Expected Value = $120*60% + $80*40% = 104
Thus you conclude that the asset's expected value - the average value - in one year's time is $104. This is an estimate of the average; only that we have used the probabilities to calculate that average.
Now, let say that you think that this is taking too much liberty with probabilities and generalizing the process too much. So you go around and start talking to various experts and do more thinking in your head and fine tune your estimate as: the asset has 5% chance (read probability) of moving up to $180 and 5% chance of moving down to $45 - these are the outliers and extreme moves and hence there is low probability of that happening; and you also expect that there is a 35% probability of the asset hitting $115, 20% probability of it hitting $130 and 20% probability of it hitting $75. Therefore, the probability weighted average value of the asset in one year's time would be $92.5.
Expected Value = $45*5% + $75*20% + $115*35% + 130*20% + $180*5%
=> Expected Value = $92.5
Since there are more probability outcomes (based on expert's opinion) this estimate for expected value is better the previous one.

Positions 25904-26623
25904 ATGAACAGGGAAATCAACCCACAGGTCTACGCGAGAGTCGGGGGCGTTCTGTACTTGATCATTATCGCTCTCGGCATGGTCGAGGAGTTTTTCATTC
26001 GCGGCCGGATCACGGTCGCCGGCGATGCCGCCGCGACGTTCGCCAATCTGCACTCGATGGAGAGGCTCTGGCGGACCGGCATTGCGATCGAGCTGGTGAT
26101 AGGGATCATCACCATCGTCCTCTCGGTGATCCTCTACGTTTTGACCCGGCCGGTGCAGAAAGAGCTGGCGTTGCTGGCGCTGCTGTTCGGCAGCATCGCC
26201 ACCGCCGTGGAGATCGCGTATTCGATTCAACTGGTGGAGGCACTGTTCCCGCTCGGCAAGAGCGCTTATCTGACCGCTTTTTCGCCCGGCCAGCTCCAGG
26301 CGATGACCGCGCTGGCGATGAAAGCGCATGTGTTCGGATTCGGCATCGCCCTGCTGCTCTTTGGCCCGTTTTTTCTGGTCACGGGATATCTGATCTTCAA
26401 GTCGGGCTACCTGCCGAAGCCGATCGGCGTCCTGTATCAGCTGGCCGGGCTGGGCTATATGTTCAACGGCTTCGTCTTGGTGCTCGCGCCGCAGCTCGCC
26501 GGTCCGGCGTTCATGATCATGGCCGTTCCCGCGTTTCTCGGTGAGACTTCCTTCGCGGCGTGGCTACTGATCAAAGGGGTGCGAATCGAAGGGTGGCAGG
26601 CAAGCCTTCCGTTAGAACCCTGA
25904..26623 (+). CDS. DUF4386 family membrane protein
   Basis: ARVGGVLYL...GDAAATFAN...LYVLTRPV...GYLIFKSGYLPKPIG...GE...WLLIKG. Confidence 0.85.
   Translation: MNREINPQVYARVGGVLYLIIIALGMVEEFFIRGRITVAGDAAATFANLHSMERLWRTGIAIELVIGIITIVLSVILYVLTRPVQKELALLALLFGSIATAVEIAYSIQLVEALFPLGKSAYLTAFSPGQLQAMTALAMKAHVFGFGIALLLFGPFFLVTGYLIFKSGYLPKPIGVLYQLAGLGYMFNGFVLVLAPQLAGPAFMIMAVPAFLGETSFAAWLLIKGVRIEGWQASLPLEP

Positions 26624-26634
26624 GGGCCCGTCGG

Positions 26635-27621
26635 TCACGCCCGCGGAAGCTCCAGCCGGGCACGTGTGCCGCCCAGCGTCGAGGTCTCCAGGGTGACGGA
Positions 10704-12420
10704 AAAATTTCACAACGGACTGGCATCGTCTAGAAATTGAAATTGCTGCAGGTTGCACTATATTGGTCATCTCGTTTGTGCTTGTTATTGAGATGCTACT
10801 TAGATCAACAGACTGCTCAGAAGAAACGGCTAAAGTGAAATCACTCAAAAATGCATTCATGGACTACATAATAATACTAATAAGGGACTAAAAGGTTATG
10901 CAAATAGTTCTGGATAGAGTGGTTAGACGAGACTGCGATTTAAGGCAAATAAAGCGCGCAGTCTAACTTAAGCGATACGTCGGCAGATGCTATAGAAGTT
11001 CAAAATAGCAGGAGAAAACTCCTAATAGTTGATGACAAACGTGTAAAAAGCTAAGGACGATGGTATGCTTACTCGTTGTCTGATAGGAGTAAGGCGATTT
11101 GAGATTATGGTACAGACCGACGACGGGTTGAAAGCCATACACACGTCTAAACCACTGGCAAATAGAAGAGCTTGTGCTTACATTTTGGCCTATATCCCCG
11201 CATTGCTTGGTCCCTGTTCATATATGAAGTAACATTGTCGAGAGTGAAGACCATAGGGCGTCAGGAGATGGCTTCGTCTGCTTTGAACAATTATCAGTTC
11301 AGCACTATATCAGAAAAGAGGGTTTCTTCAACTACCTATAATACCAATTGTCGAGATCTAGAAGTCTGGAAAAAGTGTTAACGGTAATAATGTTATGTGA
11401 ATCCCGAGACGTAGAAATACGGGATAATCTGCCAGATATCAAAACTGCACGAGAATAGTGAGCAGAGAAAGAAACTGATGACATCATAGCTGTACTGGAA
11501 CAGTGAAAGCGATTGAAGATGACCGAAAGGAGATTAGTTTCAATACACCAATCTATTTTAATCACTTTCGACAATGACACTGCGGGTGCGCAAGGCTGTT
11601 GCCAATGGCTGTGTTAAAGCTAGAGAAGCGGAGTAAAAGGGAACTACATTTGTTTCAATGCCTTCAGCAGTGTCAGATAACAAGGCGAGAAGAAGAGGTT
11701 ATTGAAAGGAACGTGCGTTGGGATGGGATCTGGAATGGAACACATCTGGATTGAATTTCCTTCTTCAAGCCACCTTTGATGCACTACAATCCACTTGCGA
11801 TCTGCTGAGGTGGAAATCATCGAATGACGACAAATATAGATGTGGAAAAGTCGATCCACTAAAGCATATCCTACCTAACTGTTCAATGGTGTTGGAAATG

A Monte Carlo simulator - an engine that does Monte Carlo simulation - does something similar to the above exercise. The only difference is that instead of going around talking to experts in the market and the academia the engine simply draws a series of random numbers from a normal distribution - with a mean of one and standard deviation of one - and assigns those random numbers to the arbitrary values of the asset price generated from a generating function - say, there is a function like the one above, which somehow generates some arbitrary value of . These random normal numbers do the job of probability estimates and then the engine simply sums up all those randomized values of the asset price - along a path - and produces the expected value for the asset.
Once an expected value of the asset is generated the derivative payoff can be easily found out from the expected asset value at the end of the path. Continuing on the previous math example let's say that we need evaluate the value of the arbitrary function . The value of the function can be evaluated (an approximation can be made regarding its value) by using the integral: